Middle Village 9/11 hero laid to rest, mayor attends

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Speaking in subdued tones that at times were hardly audible, Mayor Michael Bloomberg stood in a Middle Village church sanctuary Saturday and gave thanks for the life of a fireman he had never met.

“I did not know your son,” Bloomberg told the parents of Lt. Kevin Pfeifer, an 11-year veteran of the Fire Department from Middle Village who died in the World Trade Center Sept. 11.

But after remarking on the motto that hangs along the flat brick face of St. Margaret’s Roman Catholic Church – “Serving God and the community since 1860” – Bloomberg drew a parallel to the sacrifice Pfeifer made for the city.

“On behalf of all of the people of New York City, all we can say is thank you for giving us Kevin,” he said.

Bloomberg received a sustained round of applause after his brief remarks, his first appearance at a firefighter’s funeral since taking office Jan. 1.

Although Bloomberg was sharply criticized in the media last week for his failure to attend any FDNY memorial services, Pfeifer’s elder brother Joseph – himself an FDNY battalion chief – thanked Bloomberg when he stood at the pulpit immediately following the mayor.

“Your presence here and your support means a lot to us, my family and the Fire Department,” he said.

Pfeifer’s family and friends had already celebrated his life in a memorial service in November. But on Sunday, Feb. 3, the firefighter’s body was discovered amid the rubble of Ground Zero, and hundreds of mourners returned to St. Margaret’s Saturday to finally lay Pfeifer to rest.

His casket, wrapped in an American flag, was carried through the church’s narrow wooden doors and hoisted by firemen onto an FDNY rig, rising into full view on a motorized platform that hummed against a backdrop of silence.

Flanked by marching firefighters and the Emerald Society band, the casket-bearing rig joined another from his company, Engine 33, and two dark limousines as they drove slowly down 80th Street along a line of saluting firefighters. The procession then turned into the cemetery across the street, where it passed beneath the trees and faded from sight.

Joseph Pfeifer, who had seen the first plane crash and was the first chief to arrive on the scene, ordered firefighters to evacuate the North Tower once the South Tower collapsed.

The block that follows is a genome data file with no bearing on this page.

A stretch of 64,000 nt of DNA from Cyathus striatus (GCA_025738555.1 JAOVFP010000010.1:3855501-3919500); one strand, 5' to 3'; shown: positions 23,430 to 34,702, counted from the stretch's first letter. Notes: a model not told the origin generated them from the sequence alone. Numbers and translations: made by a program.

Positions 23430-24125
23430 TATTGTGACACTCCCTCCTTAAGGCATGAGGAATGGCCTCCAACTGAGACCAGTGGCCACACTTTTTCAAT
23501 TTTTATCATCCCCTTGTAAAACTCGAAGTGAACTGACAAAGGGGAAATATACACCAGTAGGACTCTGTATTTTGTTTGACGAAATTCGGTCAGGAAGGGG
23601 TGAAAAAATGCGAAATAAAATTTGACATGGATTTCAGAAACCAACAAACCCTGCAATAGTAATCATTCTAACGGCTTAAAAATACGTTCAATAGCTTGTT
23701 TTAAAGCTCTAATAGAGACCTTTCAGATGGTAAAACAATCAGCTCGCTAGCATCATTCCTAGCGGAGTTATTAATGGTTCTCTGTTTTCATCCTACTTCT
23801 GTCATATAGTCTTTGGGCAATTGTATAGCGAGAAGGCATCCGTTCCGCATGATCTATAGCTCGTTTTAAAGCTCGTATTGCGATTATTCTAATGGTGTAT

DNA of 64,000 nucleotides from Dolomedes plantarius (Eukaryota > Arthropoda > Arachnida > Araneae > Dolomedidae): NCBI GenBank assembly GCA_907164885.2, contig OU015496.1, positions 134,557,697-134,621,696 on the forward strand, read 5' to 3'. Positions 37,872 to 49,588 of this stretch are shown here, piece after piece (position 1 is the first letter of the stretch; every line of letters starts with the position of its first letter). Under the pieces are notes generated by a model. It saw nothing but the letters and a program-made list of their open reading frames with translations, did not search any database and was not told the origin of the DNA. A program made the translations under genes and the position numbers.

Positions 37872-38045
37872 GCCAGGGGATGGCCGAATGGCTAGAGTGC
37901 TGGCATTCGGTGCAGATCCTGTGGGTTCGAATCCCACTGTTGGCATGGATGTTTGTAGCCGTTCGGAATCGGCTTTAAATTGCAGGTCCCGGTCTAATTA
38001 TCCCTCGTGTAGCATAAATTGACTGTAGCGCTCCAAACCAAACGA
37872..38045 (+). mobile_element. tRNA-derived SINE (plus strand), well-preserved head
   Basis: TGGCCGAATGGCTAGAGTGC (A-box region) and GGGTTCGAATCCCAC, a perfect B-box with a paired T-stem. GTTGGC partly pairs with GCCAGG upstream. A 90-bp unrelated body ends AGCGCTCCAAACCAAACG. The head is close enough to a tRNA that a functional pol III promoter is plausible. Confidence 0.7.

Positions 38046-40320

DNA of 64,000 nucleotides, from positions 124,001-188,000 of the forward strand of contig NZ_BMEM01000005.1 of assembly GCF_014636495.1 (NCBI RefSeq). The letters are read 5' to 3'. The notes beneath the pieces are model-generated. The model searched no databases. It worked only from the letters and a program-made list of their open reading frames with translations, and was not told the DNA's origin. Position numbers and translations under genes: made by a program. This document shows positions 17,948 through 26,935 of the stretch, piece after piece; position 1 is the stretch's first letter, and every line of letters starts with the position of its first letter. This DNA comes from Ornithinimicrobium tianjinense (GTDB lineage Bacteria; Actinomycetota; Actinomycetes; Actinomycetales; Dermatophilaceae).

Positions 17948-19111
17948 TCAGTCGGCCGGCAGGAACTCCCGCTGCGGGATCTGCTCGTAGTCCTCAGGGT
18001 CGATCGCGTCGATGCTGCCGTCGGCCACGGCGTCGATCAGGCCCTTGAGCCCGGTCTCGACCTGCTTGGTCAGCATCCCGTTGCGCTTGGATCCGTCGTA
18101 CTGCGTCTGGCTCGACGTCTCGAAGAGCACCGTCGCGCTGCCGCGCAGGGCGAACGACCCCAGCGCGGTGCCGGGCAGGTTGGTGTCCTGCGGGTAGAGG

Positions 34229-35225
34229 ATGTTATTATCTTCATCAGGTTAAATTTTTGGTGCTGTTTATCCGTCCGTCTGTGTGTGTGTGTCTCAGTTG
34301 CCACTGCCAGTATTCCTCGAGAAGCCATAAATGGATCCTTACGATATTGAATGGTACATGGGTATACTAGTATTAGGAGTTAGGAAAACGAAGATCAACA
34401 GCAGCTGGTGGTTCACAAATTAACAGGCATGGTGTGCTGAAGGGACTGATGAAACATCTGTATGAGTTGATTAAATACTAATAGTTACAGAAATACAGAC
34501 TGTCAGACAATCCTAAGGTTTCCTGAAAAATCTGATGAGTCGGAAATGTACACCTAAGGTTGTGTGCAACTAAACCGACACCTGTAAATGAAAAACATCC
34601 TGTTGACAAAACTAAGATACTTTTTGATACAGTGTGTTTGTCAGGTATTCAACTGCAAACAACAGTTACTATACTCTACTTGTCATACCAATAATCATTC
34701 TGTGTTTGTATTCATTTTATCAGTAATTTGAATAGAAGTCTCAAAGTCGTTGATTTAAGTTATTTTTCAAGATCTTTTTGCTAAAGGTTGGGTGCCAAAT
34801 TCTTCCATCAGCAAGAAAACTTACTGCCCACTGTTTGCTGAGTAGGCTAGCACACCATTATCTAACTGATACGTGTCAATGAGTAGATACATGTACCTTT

Kevin Pfeifer, who was inside the North Tower, directed Engine 7 and other companies to safety by having them change stairwells when he realized the path they were following would lead them into falling debris. The firefighters of Engine 7 escaped 30 seconds before the building collapsed. Pfeifer did not make it.

Joseph Pfeifer, who last saw Kevin at a command post at the base of the towers, had been on hand to help remove his brother from the tomb of rubble where he had laid for five months.

Kevin’s older brother joined other rescuers as they “carried him through a field of twisted steel and twisted metal and up a hill,” he recalled during his eulogy. He then boarded the ambulance and sat by Kevin’s side as it pulled away from Ground Zero.

“After a lot of tears, just sitting there I remembered all the good times we had together,” Joseph Pfeifer recalled.

Bloomberg was joined at the funeral by a number of public officials, including Borough President Helen Marshall, City Councilman Dennis Gallagher (R-Middle Village), state Sen. Serphin Maltese (R-Glendale), and state Assemblywoman Marge Markey (D-Maspeth).

In addition to his brother Joseph, Pfeifer is survived by his parents, Helen and William, and his sister Mary Ellen.

Reach reporter Dustin Brown by e-mail at or call 229-0300, Ext. 154.

Updated 7:02 pm, October 10, 2011
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